But as Martin imagined an explosion of the hotel, which stands at a key Financial District intersection just across the street from the newly opened Target, his better senses took over. Such a sensation would hurl asbestos-laden materials, not to mention concrete and glass projectiles, into a dense employment hub. So, how long did he really consider blowing it up?

“Oh, about 30 seconds,” Martin said.

Sorry, pyro-enthusiasts: The downfall of the 15-story, 900-room hotel will not be sparked by a mayor pushing down a lever on a TNT box. Instead, the edifice will be carefully “deconstructed” floor-by-floor, piece-by-piece. The work will also be largely obscured from public view by scaffolding and an opaque exterior wrap that will blanket the structure.

“Demolition would have been cost effective in one regard but messy, and we would have had to impact traffic, so we settled on the deconstruction approach,” Martin said. “It takes more time but it’s cleaner and safer, and we get a real good value out of recycling building materials.”

The deconstruction is expected to cost $24 million, but $4 million is estimated to be recouped by selling the salvaged steel, copper and concrete, said Jeff Evans, senior vice president of Martin Project Management.

Floor by Floor

The deconstruction is a three-phase project. Phase one, which is under way, involves “soft demolition,” or the taking down of all the non-load-bearing walls and the elimination of hazardous materials.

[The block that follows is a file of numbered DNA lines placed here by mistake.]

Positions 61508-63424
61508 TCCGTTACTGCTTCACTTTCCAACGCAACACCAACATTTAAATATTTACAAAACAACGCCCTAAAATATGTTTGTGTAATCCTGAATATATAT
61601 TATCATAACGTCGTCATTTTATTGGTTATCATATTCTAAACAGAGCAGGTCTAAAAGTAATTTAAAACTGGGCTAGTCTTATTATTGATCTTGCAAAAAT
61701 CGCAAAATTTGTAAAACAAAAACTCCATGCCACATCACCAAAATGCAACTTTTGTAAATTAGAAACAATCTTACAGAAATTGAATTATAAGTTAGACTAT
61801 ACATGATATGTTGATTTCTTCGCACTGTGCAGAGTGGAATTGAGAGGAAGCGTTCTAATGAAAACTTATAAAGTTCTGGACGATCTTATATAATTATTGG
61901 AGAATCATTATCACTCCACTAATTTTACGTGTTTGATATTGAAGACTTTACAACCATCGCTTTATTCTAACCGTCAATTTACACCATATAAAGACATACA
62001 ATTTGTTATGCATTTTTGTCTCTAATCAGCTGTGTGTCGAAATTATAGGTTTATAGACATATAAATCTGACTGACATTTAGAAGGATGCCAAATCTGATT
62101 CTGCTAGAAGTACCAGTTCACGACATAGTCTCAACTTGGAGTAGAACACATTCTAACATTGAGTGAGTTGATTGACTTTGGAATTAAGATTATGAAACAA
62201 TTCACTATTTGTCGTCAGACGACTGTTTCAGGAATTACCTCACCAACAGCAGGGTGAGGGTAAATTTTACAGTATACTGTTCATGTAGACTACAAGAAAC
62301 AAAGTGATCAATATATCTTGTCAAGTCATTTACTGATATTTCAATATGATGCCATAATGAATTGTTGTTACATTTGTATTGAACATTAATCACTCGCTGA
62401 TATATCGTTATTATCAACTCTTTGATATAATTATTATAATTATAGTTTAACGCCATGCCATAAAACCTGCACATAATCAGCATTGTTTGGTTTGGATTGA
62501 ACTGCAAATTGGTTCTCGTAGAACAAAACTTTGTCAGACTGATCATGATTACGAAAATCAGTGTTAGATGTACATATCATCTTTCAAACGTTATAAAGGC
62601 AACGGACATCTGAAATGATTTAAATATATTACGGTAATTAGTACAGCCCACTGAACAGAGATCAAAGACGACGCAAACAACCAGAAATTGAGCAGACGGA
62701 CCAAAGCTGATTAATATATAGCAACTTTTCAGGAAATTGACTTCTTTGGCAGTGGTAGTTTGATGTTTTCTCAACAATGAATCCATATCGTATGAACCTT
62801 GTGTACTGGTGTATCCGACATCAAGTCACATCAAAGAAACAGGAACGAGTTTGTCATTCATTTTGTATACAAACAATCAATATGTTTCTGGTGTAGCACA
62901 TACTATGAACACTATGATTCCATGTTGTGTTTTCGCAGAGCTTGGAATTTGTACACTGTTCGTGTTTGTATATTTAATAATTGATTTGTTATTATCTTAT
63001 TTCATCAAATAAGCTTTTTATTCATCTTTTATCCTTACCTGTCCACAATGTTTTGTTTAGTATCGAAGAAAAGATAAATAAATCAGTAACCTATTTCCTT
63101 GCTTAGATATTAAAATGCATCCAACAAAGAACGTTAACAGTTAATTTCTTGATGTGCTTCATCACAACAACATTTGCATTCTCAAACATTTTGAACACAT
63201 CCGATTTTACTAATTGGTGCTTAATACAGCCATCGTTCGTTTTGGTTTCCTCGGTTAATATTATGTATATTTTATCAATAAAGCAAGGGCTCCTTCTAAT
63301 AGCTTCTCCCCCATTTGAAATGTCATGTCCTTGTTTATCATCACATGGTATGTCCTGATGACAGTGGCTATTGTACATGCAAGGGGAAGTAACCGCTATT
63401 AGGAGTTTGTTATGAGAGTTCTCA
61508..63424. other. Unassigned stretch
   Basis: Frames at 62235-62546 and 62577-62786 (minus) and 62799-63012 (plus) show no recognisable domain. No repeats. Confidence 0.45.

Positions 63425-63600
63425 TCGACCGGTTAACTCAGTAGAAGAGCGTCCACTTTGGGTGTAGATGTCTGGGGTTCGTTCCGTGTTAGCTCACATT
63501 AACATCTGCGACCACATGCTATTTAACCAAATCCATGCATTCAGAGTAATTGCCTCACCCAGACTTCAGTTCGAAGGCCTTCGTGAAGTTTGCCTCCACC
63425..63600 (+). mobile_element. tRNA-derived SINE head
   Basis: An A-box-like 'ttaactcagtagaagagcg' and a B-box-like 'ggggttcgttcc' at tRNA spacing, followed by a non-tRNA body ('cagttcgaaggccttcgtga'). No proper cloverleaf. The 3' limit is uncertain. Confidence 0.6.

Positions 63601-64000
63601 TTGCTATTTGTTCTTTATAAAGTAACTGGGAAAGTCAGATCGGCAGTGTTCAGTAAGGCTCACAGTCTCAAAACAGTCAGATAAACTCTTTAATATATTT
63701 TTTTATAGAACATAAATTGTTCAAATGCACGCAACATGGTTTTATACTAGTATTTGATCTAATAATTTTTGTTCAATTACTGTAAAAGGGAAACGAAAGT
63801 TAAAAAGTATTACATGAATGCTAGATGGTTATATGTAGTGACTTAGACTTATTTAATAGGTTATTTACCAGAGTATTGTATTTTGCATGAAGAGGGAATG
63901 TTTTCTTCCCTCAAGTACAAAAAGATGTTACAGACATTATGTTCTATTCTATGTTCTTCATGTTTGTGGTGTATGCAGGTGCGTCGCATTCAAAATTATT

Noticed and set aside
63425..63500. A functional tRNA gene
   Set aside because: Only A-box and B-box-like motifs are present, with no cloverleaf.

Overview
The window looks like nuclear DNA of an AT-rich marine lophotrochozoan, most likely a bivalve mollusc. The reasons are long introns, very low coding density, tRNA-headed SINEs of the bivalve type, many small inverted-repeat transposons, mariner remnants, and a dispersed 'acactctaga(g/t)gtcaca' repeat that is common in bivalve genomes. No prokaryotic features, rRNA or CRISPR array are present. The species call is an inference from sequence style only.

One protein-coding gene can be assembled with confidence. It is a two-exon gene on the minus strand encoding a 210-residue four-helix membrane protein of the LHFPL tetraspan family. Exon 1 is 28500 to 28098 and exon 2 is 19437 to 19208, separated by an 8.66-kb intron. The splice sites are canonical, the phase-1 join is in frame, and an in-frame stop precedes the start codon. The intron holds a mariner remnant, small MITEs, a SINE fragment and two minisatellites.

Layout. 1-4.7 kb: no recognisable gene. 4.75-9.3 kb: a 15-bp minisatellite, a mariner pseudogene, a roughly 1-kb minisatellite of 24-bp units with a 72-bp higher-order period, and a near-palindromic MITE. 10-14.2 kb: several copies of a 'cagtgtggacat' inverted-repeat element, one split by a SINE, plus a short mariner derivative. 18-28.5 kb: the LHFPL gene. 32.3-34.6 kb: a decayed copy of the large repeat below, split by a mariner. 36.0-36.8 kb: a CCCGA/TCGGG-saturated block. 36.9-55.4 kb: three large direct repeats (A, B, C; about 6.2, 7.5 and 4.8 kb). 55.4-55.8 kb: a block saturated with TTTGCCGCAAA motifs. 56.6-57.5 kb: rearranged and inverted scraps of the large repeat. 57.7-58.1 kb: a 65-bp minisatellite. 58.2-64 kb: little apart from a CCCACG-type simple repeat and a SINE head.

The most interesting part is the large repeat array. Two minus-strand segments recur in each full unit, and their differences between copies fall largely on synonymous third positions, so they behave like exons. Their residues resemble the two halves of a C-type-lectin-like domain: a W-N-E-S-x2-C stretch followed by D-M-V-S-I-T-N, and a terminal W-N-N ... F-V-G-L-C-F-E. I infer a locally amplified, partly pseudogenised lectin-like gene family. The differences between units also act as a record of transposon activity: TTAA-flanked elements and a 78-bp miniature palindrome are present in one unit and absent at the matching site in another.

The hotel floors have been stripped of most interior walls, with the utility infrastructure removed from the old dropped ceilings. Remnants of metal ducts dangle like robot tentacles.

The lobby is dotted with piles of scrap metal. The floors are a mix of ground-up drywall and bits of concrete that have been moistened to keep dust down. One remaining strip of carpet that leads to a temporary security office is drenched from an overhead leak. Asbestos-laden dust is sucked out via industrial fans affixed to the exterior of the structure. The contaminants are filtered out as the air exits and reserved for careful removal, Martin said

The demolition is being handled by Turner Construction and several subcontractors, and next month crews will transition into phase two, when heavy machinery and two giant cranes will dismantle the hotel floors, starting from the top. Small, tractor-like machines will be hoisted onto the upper levels of the building, where they will drill through concrete walls and platforms. Then, torches will be used to cut through steel beams. The cranes will ferry the heavy pieces to a street-level bin and the metal will be trucked away for recycling.
...
Full article: LA Downtown News
__________________

Shrimpo7, ChuckScraperMiami#1 liked this post

Last edited by PinkFloyd; October 25th, 2012 at 07:10 AM.
PinkFloyd no está en línea   Reply With Quote


Reply

Tags
dtla, korean air group, los angeles, south figueroa street, wilshire boulevard, wilshire grand center, wilshire grand tower

Thread Tools

Posting Rules
You may not post new threads
You may not post replies
You may not post attachments
You may not edit your posts

BB code is On
Smilies are On
[IMG] code is On
HTML code is Off

Related topics on SkyscraperCity


All times are GMT +2. The time now is 07:35 PM.


Powered by vBulletin® Version 3.8.11 Beta 4
Copyright ©2000 - 2017, vBulletin Solutions Inc.
Feedback Buttons provided by Advanced Post Thanks / Like (Pro) - vBulletin Mods & Addons Copyright © 2017 DragonByte Technologies Ltd.

vBulletin Optimisation provided by vB Optimise (Pro) - vBulletin Mods & Addons Copyright © 2017 DragonByte Technologies Ltd.

SkyscraperCity ☆ In Urbanity We trust ☆ about us | privacy policy | DMCA policy

Hosted by Blacksun, dedicated to this site too!
Forum server management by DaiTengu